• r2-23-10
    Double-sided relief with Archaic lion sejant, left side view. (Telif hakkı Sart Amerikan Hafriyat Heyeti / Harvard Üniversitesi)
  • r2-23-20
    Double-sided relief with Archaic lion sejant, right side view. (Telif hakkı Sart Amerikan Hafriyat Heyeti / Harvard Üniversitesi)
  • r2-23-30
    Double-sided relief with Archaic lion sejant, top view. (Telif hakkı Sart Amerikan Hafriyat Heyeti / Harvard Üniversitesi)

Arkaik Aslan Sejantı ile Çift Taraflı Rölyef

ca. 580-560 BC, Lidya
Sardeis veya Müze Env. No.
Mermer, Taş
Eserin Türü
Heykelin Türü
Hayvan, Aslan
Alan (Sektör)
Bulunduğu Yeri
AcT, trench C, Byzantine cistern; see Sardis R1, 33, fig.4.

The lion is conceived as one, not two beasts; he has only one tail. Frontally viewed, the two legs are separated by “background,” ca. 0.06 W., thicker (0.075) below the belly. The lion has a broad mane of plastically rendered, overlapping curls which spread down toward the front of the shoulders. The mane then narrows and continues down the spine to the tail as a dorsal mane (Rückenmähne). On each side, seven pointed curls appear on the belly, adjacent to the shoulder. Contrasting with these plastic renderings, two half circles and three deeply graven arcs describe the muscles on the l. haunch; and while the fetlock, elbow, and muscle of the upper r. foreleg are done plastically, a double outline is used again to describe the muscle of the lower r. leg. The tooling is archaic: there is point and flat chisel work, and the surface is abraded, but not to a gloss.

The rectangular cuttings on the back probably served to seat marble parts for possible use in a throne or other piece of furniture. Their size and direction do not indicate whether the lions were facing frontwards, as the lions on later Cybele thrones and Phoenician sphinx thrones, or backwards, as those on Attic black-figure vases. A lion throne rather than live lions may be envisaged in the votive of Eleutherion to the Mother of the Gods (Cybele) from Sardis (Cat. 256 Fig. 442).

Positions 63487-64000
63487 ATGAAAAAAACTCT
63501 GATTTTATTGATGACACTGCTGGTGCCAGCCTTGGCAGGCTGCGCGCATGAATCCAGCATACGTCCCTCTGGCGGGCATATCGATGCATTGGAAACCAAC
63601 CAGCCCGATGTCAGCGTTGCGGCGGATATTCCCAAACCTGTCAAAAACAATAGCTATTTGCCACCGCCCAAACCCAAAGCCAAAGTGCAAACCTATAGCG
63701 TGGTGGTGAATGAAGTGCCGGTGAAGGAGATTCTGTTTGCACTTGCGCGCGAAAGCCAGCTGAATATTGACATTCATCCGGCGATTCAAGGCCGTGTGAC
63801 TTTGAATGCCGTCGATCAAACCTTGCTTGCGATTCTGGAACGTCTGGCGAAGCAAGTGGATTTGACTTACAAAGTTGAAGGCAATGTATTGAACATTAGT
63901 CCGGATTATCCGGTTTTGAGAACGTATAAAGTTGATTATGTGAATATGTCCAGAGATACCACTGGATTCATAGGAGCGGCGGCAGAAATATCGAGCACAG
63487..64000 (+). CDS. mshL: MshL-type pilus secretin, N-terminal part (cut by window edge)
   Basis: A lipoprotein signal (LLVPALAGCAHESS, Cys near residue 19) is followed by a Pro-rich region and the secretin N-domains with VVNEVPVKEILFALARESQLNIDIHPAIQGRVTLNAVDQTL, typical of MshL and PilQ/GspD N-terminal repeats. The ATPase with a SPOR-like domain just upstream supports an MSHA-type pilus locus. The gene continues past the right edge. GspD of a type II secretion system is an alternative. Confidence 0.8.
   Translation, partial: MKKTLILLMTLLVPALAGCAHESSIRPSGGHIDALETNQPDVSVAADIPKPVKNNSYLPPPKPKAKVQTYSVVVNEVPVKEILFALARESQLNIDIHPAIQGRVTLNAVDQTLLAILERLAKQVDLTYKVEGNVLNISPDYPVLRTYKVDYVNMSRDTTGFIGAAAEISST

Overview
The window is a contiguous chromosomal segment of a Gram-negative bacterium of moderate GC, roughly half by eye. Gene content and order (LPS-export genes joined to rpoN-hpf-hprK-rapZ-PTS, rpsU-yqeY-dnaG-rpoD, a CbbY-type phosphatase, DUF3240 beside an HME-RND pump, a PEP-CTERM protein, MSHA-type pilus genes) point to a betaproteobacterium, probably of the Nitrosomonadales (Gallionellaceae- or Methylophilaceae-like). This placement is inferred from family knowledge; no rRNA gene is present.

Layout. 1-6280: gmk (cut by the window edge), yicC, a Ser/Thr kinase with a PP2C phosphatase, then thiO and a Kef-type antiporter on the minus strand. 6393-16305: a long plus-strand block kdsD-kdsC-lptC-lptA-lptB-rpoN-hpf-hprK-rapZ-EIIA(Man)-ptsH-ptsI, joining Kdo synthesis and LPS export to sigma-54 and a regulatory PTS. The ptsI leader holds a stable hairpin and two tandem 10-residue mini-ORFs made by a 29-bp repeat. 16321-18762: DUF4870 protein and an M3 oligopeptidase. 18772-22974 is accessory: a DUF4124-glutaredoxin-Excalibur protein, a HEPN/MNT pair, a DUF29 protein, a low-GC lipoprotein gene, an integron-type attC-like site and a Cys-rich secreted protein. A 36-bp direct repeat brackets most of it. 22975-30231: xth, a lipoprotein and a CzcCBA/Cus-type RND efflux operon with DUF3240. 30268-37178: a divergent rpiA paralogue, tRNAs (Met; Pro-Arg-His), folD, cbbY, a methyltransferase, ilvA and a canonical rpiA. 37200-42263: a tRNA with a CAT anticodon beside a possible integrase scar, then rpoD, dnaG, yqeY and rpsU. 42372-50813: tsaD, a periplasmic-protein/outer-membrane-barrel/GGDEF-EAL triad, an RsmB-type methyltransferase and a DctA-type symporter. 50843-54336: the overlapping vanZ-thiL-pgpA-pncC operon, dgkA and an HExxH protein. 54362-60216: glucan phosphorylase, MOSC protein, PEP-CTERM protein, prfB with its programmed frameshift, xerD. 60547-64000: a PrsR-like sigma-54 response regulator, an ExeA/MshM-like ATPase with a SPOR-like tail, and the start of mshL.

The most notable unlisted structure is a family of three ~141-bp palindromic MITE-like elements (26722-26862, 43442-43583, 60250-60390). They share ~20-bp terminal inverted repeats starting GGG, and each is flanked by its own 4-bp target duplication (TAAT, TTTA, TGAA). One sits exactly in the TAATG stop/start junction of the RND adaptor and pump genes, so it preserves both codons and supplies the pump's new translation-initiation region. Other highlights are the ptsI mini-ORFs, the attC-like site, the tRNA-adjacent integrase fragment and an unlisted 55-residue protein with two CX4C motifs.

The double relief indicates that this was part of a furniture piece; the original position, somewhat steeper than in the photographs, permits either a throne or a table.

Derived from Near Eastern (”Late Hittite,” Urartian, Akurgal, Kunst Anatoliens, figs. 13, 15) models, the double outlining of muscles was still popular in Greece in the first half of the 6th C. B.C. (Matz, Geschichte der Griechischen Kunst I, pl. 137 b). A good example appears on an Eastern Greek Corinthianizing sherd found in the Cybele altar at PN and datable to ca. 575 B.C. (BASOR 191, 14, fig. 12, P67.143). As to “advanced” features, the rendering of upper shoulder muscle (Fig. 88) resembles that of the lion from Perachora in Boston, dated variously between 580 and 550 B.C. The plastic pointed locks are seen on the Lydian-provincial lion from Kula (Gabelmann, Lowenbild, no. 108, pl. 21) mistakenly said to be from Sardis. They were certainly earlier in Sardis. The basic inspiration may have been Corinthian, but such details as the soft locks may be a “progressive” eastern Greek contribution.


Large-grained, grayish white marble, reddish incrustation (leaching); possibly “local.”

Most of the body, parts of upper legs and back haunches, and background between them preserved. Proper l.: surface broken off over chest and upper r. leg. Surface preserved on belly, l. rear haunch, and on part of back with bit of head mane. Proper r.: surface of rear haunch broken away except for edge accompanied by upward curling tail. Surface preserved from piece of back including bit of head mane downward to belly and part of upper. r. foreleg.

H. 0.42; L. 0.565; W. 0.22. On top of lion’s back, causing initial break, are two cuttings: cutting nearer neck W. 0.075-0.065, L. 0.06, D. 0.065; the other, W. 0.04, L. 0.27, D. 0.015-0.02. N. H. Ramage considers them possibly secondary, from reuse; G. M. A. Hanfmann considers them original, made skillfully with medium point chisel.
For Cybele thrones see relief of Azzanathkona, M. I. Rostovtzeff, Excavations at Dura-Europas, 171ff., pl. 14. For Phoenician thrones, Kyrieleis, Throne und Klinen, 45, 65; E. Kukahn in Schefold, Die Griechen, 304, fig. 361, Ibiza, 7th C. B.C.? For lions on Attic vases, see Boston Museum of Fine Arts, amphora 00.330, Richter, Ancient Furniture, 14, fig. 28; idem, Furniture of the Greeks, 24, fig. 94, where however, the lions are only protomes. For other late examples, cf. P. C. Baur, ed., Dura Europas Third Season, 105ff., 115, 124ff., pl. XVI, Atargatis, and Great Mother, discussion of iconography. For thrones with animal figures, Richter Furniture of the Greeks, 13ff., figs. 53, 73, 129-135, 156-159. For Perachora lion see Caskey, Catalogue MFA Boston, 15ff. and ills.; Gabelmann, Lowenbild, 50, no. 29, pl. 5.
Ayrıca bakınız
Published: Hanfmann-Detweiler, Trojan War Tamerlane, 538, fig. 15; BASOR162, 36, fig. 20; Hanfmann-Detweiler, Heights, 7, fig. 5. Mentioned by Gabelmann, Lowenbild, 83, n. 345, 119, no. 110 (no specific date).